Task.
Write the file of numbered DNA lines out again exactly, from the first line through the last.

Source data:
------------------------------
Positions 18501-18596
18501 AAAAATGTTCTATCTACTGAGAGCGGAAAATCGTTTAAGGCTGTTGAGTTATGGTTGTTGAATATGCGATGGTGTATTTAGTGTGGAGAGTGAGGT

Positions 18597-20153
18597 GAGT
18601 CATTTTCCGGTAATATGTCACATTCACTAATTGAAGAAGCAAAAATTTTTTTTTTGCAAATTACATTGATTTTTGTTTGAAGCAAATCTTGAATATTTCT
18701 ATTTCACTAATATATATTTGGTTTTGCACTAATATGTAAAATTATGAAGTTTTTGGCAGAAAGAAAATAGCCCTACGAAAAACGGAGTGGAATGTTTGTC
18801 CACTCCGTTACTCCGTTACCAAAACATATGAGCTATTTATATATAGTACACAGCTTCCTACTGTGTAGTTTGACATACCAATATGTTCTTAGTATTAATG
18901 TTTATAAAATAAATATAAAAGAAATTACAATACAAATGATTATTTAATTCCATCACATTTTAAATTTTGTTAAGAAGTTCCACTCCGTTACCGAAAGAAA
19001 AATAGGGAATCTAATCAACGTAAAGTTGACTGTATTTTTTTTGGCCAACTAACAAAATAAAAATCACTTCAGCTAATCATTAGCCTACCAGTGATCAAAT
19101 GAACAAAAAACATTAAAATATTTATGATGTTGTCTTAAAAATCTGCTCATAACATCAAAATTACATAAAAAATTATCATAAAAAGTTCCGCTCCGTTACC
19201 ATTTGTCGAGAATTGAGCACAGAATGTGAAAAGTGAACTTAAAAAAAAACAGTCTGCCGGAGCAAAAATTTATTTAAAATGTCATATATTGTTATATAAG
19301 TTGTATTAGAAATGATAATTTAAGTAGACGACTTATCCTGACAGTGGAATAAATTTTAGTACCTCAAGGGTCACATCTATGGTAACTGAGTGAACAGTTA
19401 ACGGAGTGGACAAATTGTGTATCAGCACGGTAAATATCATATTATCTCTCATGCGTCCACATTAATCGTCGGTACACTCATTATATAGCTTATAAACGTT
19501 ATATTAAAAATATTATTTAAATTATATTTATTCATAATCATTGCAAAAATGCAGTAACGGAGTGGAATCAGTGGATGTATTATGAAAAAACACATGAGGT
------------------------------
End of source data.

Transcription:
Positions 18501-18596
18501 AAAAATGTTCTATCTACTGAGAGCGGAAAATCGTTTAAGGCTGTTGAGTTATGGTTGTTGAATATGCGATGGTGTATTTAGTGTGGAGAGTGAGGT

Positions 18597-20153
18597 GAGT
18601 CATTTTCCGGTAATATGTCACATTCACTAATTGAAGAAGCAAAAATTTTTTTTTTGCAAATTACATTGATTTTTGTTTGAAGCAAATCTTGAATATTTCT
18701 ATTTCACTAATATATATTTGGTTTTGCACTAATATGTAAAATTATGAAGTTTTTGGCAGAAAGAAAATAGCCCTACGAAAAACGGAGTGGAATGTTTGTC
18801 CACTCCGTTACTCCGTTACCAAAACATATGAGCTATTTATATATAGTACACAGCTTCCTACTGTGTAGTTTGACATACCAATATGTTCTTAGTATTAATG
18901 TTTATAAAATAAATATAAAAGAAATTACAATACAAATGATTATTTAATTCCATCACATTTTAAATTTTGTTAAGAAGTTCCACTCCGTTACCGAAAGAAA
19001 AATAGGGAATCTAATCAACGTAAAGTTGACTGTATTTTTTTTGGCCAACTAACAAAATAAAAATCACTTCAGCTAATCATTAGCCTACCAGTGATCAAAT
19101 GAACAAAAAACATTAAAATATTTATGATGTTGTCTTAAAAATCTGCTCATAACATCAAAATTACATAAAAAATTATCATAAAAAGTTCCGCTCCGTTACC
19201 ATTTGTCGAGAATTGAGCACAGAATGTGAAAAGTGAACTTAAAAAAAAACAGTCTGCCGGAGCAAAAATTTATTTAAAATGTCATATATTGTTATATAAG
19301 TTGTATTAGAAATGATAATTTAAGTAGACGACTTATCCTGACAGTGGAATAAATTTTAGTACCTCAAGGGTCACATCTATGGTAACTGAGTGAACAGTTA
19401 ACGGAGTGGACAAATTGTGTATCAGCACGGTAAATATCATATTATCTCTCATGCGTCCACATTAATCGTCGGTACACTCATTATATAGCTTATAAACGTT
19501 ATATTAAAAATATTATTTAAATTATATTTATTCATAATCATTGCAAAAATGCAGTAACGGAGTGGAATCAGTGGATGTATTATGAAAAAACACATGAGGT